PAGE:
Career Planning

Remember when you were a kid and everyone would ask you, "What do you want to be when you grow up?" It's interesting that in Western society we usually stop asking that question of our children after age ten. So our last response was usually in the doctor/lawyer/President-of-the-U.S. category. For many, the subject of career selection does not arise again until college graduation (and an uncertain future thereafter) is staring them in the face.

Spend the time necessary to analyze both yourself and the job market. In analyzing yourself, consider using a combination of assessment instruments (such as interest, personality, aptitude and value inventories) and career counseling, both of which will likely be available to you for free (or at a minimal cost) at your campus Career Center. The specific assessments you should consider taking include the following:

  • Personality: Myers-Briggs Type Indicator (MBTI), Jung Typology Test, the Kiersey Temperament Sorter, and others; analyzes your personality type and compares it with various careers.
  • Aptitude: Structure of Intellect (SOI) and others; analyzes your aptitude for particular careers.
  • Interest: Strong Interest Inventory (SII), Campbell Interest and Skill Survey (CISS), Self-Directed Search (SDS) and others; analyzes your personal interests and how they correlate with those of others who have been successful in a variety of careers.
  • Values: System for Interactive Guidance and Information (SIGI) and others; examines your value system and how the priority of your values may work with (or against) you in a variety of careers.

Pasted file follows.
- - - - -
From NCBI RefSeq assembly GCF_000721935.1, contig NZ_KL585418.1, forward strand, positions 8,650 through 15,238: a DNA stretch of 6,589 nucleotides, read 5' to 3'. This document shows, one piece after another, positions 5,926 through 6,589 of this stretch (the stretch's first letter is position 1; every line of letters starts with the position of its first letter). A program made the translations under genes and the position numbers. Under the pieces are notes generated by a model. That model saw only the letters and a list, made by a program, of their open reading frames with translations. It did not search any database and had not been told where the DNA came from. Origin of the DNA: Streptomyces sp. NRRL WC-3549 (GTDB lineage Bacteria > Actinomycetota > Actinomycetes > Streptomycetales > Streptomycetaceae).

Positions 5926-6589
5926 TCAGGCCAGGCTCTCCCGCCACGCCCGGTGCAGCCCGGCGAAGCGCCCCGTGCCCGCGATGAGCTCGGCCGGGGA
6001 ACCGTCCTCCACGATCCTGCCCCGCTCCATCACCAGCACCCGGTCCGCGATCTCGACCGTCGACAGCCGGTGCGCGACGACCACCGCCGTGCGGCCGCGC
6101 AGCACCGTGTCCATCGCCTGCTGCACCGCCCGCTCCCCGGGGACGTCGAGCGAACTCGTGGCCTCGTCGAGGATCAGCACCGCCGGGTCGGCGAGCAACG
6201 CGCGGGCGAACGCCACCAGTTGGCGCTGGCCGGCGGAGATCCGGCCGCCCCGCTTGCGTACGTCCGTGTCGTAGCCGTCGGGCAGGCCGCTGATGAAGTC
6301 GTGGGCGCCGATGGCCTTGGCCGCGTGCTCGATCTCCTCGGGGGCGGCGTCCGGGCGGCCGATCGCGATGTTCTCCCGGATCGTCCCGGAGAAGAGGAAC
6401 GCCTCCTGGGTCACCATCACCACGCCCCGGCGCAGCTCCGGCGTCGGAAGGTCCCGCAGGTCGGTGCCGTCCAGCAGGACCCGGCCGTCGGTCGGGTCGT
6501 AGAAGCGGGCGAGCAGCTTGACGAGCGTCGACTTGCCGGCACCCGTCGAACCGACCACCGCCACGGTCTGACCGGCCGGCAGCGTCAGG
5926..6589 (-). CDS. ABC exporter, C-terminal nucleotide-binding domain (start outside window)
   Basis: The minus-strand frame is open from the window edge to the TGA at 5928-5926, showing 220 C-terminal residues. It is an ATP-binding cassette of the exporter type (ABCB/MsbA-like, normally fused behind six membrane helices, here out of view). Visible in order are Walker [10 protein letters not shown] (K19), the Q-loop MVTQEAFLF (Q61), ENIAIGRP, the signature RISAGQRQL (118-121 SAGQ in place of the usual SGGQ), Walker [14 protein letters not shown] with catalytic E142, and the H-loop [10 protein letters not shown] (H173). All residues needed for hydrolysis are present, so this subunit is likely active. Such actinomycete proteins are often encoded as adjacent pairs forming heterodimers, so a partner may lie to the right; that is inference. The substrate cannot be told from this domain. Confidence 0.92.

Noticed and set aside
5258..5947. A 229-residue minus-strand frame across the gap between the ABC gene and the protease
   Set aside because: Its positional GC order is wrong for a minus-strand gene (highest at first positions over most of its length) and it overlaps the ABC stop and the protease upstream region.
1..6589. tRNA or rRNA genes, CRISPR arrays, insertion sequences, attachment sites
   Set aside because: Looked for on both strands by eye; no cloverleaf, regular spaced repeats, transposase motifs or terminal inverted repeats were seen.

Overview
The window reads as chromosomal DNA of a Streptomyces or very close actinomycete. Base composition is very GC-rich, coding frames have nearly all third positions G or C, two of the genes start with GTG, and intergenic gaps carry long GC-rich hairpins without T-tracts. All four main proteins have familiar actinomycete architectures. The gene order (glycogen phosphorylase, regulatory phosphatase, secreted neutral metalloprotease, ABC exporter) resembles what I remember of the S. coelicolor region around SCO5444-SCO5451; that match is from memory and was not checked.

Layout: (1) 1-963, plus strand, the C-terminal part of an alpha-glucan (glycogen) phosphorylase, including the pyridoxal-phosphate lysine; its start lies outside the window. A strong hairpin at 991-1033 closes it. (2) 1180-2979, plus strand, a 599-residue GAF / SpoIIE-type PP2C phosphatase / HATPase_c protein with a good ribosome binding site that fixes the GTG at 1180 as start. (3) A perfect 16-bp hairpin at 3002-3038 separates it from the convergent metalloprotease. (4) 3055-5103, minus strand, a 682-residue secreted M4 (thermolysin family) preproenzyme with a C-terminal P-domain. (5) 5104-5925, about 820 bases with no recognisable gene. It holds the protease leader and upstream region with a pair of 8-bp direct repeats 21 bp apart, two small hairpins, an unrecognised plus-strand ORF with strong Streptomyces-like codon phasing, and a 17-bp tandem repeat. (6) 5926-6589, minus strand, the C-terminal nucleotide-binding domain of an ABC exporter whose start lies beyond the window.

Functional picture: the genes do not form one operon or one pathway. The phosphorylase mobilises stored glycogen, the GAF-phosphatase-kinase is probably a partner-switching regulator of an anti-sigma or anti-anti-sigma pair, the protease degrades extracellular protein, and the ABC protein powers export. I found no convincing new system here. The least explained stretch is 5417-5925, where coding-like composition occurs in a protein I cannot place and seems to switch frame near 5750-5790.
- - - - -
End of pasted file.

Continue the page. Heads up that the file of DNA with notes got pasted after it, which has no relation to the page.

In taking these assessments, you will see a pattern of career paths emerging, although it is unlikely there will be a single career recommendation. Combine your assessment results with career counseling and career exploration to assist you in deciding on career paths to pursue. The Occupational Outlook Handbook (OOH), updated biennially by the Bureau of Labor Statistics, provides information on more than three hundred occupations, including hiring trends, type of work, training requirements, typical earnings, and future job outlook. You can access the enhanced OOH online at CollegeGrad.com/careers.

It is vitally important to know what job you are seeking before you go out and try to find it. In seeking the right job, seek out a job you will love. There are far too many people in today's work world who are grinding away at work they detest just to earn a paycheck—and leading lives of quiet desperation in return. Do what you love and the money will follow. And if the simple satisfaction of a good day at work is not a strong enough argument for you, consider the longevity factor: a Duke University study of human longevity listed work satisfaction as having a high correlation with long life. Live long and prosper.